Press Release: Study Finds Most Americans Would Prefer to Receive Medications from MDs

ST. LOUIS , Mo . – August 20, 2007

Three out of four Americans would have their prescription filled in their doctor’s office instead of a pharmacy if given the choice, a new study finds, suggesting physicians are missing an opportunity to improve patient satisfaction and enhance revenue by not dispensing medicine in their office. The nationwide research, conducted by Opinion Research Corporation on behalf of Purkinje, a healthcare technology and services company, examined consumer attitudes of an FDA-approved service known as in-office medication or point-of-care dispensing.

The practice involves distributing pre-packaged medications directly to patients at the point-of-care, saving them a trip to the pharmacy and allowing them to immediately begin their treatment. Overall preference for office-based medication dispensing appears to be driven by the prospect of saving time and improving quality of care. A majority of respondents (84%) said such a service would be more convenient, and 62% said it would help them better manage their health.

Other highlights: Households with children (83%) and respondents age 25-44 (82%) were most likely to have their prescriptions filled in a physician’s office if given the choice. There were no apparent attitude differences according to household income or geographic location. Respondents with an annual household income of less than $25,000 (77%) and those age 25-34 (72%) were most likely to agree that in-office medication dispensing would help them better manage their own health. In general, there were no attitude differences according to the gender, household income, level of education or geographic location of respondents.

“Thousands of progressive medical and dental offices around the nation are adding medication dispensing as a way to heighten the patient experience and create a new source of revenue,” said Tom Doerr, M.D., chief medical officer for Purkinje and a practicing physician. “Patients like the comfort of having their prescription filled in the privacy of their physician’s office, and the convenience of starting their treatment right away.”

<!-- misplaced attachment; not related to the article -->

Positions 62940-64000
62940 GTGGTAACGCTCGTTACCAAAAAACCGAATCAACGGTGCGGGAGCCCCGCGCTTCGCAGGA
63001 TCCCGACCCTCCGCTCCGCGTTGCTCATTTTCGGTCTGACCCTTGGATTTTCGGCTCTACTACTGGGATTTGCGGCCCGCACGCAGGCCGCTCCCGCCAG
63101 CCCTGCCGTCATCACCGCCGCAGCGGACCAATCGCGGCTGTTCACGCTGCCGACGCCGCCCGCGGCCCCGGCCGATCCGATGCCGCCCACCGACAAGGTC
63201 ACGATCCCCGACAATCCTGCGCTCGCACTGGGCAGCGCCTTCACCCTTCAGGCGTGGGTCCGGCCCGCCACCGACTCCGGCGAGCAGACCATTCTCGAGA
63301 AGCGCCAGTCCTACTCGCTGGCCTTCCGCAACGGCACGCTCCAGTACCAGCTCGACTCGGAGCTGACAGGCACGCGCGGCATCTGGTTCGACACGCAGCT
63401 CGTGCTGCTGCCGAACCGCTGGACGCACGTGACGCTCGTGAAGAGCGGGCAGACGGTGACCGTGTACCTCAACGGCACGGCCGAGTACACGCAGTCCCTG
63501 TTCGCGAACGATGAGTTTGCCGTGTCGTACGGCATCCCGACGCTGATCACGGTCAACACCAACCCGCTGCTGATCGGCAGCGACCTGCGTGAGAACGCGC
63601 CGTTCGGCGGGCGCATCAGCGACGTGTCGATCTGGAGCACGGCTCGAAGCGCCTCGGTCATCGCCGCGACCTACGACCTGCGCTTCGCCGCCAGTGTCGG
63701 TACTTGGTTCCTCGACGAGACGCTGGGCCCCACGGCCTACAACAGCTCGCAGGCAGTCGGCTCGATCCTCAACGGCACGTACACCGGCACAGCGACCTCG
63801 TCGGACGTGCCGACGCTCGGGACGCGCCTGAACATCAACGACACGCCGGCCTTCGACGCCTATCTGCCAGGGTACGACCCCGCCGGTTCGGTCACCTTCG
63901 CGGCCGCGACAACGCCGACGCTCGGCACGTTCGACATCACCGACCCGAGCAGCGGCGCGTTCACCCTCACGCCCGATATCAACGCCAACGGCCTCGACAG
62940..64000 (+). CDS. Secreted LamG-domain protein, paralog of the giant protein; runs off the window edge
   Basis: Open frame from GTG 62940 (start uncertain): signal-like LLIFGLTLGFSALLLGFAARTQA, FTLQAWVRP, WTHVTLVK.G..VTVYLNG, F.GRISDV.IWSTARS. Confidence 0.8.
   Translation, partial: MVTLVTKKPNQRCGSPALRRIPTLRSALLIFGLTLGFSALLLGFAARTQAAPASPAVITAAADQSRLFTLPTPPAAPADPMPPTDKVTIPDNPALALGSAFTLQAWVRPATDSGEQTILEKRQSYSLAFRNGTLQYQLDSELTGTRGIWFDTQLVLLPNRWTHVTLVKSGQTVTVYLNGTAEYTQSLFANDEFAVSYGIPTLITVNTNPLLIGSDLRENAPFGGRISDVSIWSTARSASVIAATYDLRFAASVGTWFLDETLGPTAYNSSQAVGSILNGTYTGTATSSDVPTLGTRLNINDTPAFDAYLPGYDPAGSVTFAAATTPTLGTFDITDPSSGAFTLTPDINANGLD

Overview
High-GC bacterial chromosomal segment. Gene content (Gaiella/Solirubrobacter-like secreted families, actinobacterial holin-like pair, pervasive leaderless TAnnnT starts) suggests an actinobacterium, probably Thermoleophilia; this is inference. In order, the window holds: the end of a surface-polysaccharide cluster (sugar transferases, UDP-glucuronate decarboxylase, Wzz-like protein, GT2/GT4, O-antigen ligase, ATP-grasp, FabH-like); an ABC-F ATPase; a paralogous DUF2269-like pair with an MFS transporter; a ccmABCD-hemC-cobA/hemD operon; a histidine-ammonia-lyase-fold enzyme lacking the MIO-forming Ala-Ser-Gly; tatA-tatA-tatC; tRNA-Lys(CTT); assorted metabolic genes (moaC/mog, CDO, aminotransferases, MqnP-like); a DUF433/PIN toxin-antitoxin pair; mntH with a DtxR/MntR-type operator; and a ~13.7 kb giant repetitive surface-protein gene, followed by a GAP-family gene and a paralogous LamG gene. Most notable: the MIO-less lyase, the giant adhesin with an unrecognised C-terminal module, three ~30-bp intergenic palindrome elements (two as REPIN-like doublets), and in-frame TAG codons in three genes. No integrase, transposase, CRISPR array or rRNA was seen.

The practice of filling prescriptions in the doctors office is not new, but recent advances in technology, changes in reimbursement rates and the emergence of patient-centered medicine are each helping to fuel resurgence in point-of-care dispensing. Sophisticated software programs, for example, double check to ensure patients are receiving the right medicine, cross-check against known allergies and look for potentially adverse interactions. Medications arrive in safety-sealed bottles, prepackaged off-site under the supervision of a licensed pharmacist. Colorful labels explain how and when to take the medicine.

“More and more, physicians are recognizing that filling prescriptions at the point-of-care isn’t just good medicine, but that it also improves customer service and reassures patients,” Doerr said.

 

ABOUT THE RESEARCH Findings are based on a telephone survey conducted among a national probability sample of 1,023 adults comprising 510 men and 513 women 18 years of age and older, living in private households in the continental United States. Interviewing was completed during the period July 19-22, 2007.

 

ABOUT PURKINJE Purkinje partners with physicians to help them save time, maximize income and provide optimal care to their patients. The company offers a unified suite of managed software solutions in the areas of practice management, electronic health records, personal health records and electronic prescribing, each incorporating innovative decision support and workflow enhancing tools. Additionally, Purkinje provides a series of professional services to physician practices that further maximize efficiency, cost savings and income, including billing, transcription and medication fulfillment. Named after renowned Czech physiologist Jan Evangelista Purkinje, the company’s award-winning solutions are relied upon by more than 5,000 physicians throughout the United States and Canada.

Andrew Shea Purkinje, Inc.

(314) 993-4378

[email protected]

David Resnic Schwartz Communications (781) 684-0770

[email protected]

Suggested Articles

The profit margins and management of Community Health Group raise questions about oversight of managed care insurers.

Financial experts are warning practices about the pitfalls of promoting medical credit cards to their patients.

A proposed rule issued by HHS on Tuesday would expand short-term coverage, a move Seema Verma said will have "virtually no impact" on ACA premiums.